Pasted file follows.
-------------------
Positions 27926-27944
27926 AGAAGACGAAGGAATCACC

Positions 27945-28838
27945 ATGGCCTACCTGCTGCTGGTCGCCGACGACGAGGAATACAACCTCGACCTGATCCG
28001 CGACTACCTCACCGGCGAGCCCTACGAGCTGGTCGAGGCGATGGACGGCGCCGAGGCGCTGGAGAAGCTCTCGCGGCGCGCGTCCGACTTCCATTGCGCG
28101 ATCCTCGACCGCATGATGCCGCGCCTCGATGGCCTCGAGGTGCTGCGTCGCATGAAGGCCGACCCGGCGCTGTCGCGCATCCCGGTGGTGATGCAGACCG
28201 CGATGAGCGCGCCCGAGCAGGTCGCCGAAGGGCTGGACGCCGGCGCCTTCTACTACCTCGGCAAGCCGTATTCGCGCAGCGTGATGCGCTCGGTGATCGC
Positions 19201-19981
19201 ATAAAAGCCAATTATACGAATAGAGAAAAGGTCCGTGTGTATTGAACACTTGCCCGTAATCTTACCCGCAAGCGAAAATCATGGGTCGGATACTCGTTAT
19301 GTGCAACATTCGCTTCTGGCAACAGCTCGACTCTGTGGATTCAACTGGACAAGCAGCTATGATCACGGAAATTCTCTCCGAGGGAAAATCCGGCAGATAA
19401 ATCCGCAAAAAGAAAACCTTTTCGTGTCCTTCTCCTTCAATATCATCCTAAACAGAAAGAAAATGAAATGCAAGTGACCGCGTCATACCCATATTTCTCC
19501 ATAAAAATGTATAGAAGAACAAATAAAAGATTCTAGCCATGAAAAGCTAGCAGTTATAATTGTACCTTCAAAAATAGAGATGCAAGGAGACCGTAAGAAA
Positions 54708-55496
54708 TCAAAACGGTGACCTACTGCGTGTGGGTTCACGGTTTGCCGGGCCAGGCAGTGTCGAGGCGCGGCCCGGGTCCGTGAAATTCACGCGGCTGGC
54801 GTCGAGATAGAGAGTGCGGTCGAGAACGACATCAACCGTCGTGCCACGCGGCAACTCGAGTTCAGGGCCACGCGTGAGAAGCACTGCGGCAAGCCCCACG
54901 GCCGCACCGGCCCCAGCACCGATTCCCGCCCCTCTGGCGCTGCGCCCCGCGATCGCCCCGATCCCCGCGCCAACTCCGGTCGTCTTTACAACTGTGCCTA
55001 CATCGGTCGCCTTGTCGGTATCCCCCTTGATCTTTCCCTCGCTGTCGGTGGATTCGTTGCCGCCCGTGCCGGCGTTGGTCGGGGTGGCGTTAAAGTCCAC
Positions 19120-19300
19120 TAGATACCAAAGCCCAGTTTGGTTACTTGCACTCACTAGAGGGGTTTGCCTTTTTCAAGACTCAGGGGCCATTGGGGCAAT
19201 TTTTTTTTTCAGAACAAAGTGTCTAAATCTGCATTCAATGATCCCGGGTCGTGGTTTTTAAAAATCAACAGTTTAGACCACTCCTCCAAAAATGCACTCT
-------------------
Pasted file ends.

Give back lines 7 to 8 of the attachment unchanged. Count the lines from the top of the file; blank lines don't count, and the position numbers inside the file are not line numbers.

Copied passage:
28201 CGATGAGCGCGCCCGAGCAGGTCGCCGAAGGGCTGGACGCCGGCGCCTTCTACTACCTCGGCAAGCCGTATTCGCGCAGCGTGATGCGCTCGGTGATCGC
Positions 19201-19981